Watching kids play on school playgrounds can break my heart. There are always some who stand alone, unsure of how to enter play. When they try, they are told they may not join the game. After a while, they just stop trying.
I know that all teachers remember the sting of rejection at some point in their lives. And yet, they are often hesitant to say no or stop when they see children excluding one another at school. Instead, they reason with them over remarks like: No boys allowed or You can't be in this game or You can't come to my birthday. They hope they can teach their students to have empathy for others or at least to have better manners. They hope the kids will learn that words can hurt as much as hitting and that bullying is not allowed. Sadly, sometimes teachers tell themselves that this is just how kids are.
Cartoon by Marcia Liss
Teachers of young children often feel that their efforts to correct excluding and bullying behavior fall short. The children may mouth the correct words (Sorry or We'll play with her later), but the adults know they aren't really sorry and they don't really intend to include the rejected child in the next game. Perhaps teachers are expecting too much from kids. After all, the world is certainly cruel enough, and the adults in charge don't seem to be able to do much to change that reality.
When I was director of Cherry Preschool in Evanston, Illinois, we decided to tackle this issue head on. We borrowed the ideas of Vivian Gussin Paley. In her book You Can't Say You Can't Play, Ms. Paley states that the classroom is not a private place. Just as there are rules governing a multitude of school behaviors, there should be a rule governing the right of all children to participate. In addition, she believes children are often excluded from play out of habit rather than for any real reason. In other words, "exclusion is written into the game of play. And play, as we know, will soon be the game of life."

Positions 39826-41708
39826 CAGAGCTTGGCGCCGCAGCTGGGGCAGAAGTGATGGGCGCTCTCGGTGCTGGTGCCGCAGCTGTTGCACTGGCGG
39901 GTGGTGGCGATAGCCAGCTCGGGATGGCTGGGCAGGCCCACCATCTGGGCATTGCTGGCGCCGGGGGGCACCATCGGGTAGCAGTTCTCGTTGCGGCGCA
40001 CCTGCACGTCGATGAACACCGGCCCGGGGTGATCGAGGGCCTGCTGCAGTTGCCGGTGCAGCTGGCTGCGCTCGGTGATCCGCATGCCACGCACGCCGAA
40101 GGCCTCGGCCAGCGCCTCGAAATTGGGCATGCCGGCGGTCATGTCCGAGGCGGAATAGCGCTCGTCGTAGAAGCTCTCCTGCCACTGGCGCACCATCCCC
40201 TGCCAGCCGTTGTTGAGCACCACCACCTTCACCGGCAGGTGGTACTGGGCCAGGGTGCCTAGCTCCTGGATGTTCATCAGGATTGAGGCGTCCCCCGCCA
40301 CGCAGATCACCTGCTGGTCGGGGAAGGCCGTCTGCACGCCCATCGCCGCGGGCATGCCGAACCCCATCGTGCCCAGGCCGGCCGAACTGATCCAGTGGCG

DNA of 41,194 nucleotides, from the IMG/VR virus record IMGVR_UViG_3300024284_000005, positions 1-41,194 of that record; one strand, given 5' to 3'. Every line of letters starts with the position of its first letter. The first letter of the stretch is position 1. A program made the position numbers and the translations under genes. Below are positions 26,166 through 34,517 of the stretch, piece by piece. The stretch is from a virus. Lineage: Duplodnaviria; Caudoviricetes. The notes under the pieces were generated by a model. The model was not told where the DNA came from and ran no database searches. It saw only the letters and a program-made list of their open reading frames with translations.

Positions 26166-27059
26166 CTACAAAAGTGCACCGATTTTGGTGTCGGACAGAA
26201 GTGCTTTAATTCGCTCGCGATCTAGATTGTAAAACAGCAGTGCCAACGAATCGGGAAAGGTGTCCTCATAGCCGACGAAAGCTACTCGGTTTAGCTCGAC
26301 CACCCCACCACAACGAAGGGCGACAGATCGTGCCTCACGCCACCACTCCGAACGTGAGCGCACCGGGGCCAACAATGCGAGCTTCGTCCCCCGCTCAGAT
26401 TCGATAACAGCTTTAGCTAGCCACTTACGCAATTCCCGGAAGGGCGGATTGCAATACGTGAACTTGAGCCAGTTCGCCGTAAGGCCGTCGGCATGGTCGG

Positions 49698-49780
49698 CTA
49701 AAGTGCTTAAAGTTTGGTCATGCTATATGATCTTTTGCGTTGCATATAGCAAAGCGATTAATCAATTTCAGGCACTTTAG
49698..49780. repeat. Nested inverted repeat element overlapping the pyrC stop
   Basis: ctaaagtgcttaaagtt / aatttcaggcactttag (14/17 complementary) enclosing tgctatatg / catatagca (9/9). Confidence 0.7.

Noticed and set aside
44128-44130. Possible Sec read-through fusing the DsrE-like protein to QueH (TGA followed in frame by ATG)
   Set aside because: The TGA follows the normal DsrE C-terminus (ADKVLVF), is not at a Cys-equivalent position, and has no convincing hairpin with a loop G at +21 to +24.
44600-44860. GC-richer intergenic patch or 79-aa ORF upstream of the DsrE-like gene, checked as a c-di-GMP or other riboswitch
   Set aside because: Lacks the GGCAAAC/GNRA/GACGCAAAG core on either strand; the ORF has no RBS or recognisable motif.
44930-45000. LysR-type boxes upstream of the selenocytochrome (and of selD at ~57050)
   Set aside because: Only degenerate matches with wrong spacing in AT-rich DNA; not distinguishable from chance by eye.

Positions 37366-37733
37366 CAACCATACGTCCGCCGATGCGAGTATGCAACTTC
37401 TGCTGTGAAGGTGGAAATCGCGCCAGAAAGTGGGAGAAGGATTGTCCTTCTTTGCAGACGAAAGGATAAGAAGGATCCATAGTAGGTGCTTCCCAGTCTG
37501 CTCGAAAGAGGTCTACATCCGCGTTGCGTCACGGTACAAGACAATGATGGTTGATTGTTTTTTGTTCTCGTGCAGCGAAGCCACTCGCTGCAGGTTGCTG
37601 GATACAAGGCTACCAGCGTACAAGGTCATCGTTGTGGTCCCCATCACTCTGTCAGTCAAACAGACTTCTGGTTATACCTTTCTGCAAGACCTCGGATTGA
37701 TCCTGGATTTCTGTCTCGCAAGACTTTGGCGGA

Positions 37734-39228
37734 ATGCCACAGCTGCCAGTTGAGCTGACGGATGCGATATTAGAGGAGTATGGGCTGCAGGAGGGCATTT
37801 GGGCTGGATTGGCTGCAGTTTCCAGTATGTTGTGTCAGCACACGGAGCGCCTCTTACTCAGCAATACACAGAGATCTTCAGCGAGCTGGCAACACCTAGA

Once Ms. Paley instituted the rule You "Can't Say You Can't Play" in her classroom, many good things followed. New friendships were forged as children got to know other children. Children felt relieved (even the ones who did most of the excluding). Teachers could handle issues of exclusion simply (You forgot the rule) rather than approaching each instance as a moral puzzle to be solved.
After my preschool adopted this rule, it became a fundamental part of our approach to education: All children should feel safe and accepted in our school community. It was as simple as that. No more lectures. No more moral dilemmas to referee.
As Vivian Paley states:
We must be told, when we are young, what rules to live by ... [teachers should] prepare our children to live and work comfortably with the stranger that sojourneth among them. And should it happen that one day our children themselves are strangers, let them know that a full share of the sun is rightfully theirs.
When we first instituted the rule, I worried the children would not fully understand our message. But now I am sure many of them internalized the values we shared with them in this one simple rule.
Parents reported over the years that their children were puzzled when they saw children bullying or excluding classmates at their elementary schools. They became playground ambassadors, explaining kindness and inclusion to their peers. They stood up for the children being bullied. I like to think they taught a few others along the way that, "you can't say you can't play."
I hope that educators of young children will consider this simple rule to teach their students what they know in their hearts is right. And I hope that, as these children move forward in their educations, they will carry this rule with them. In all of our communities, we need to bring those who stand alone in from the shadows. If all kids simply understood that "You Can't Say You Can't Play" at school, it would enrich everyone's life.
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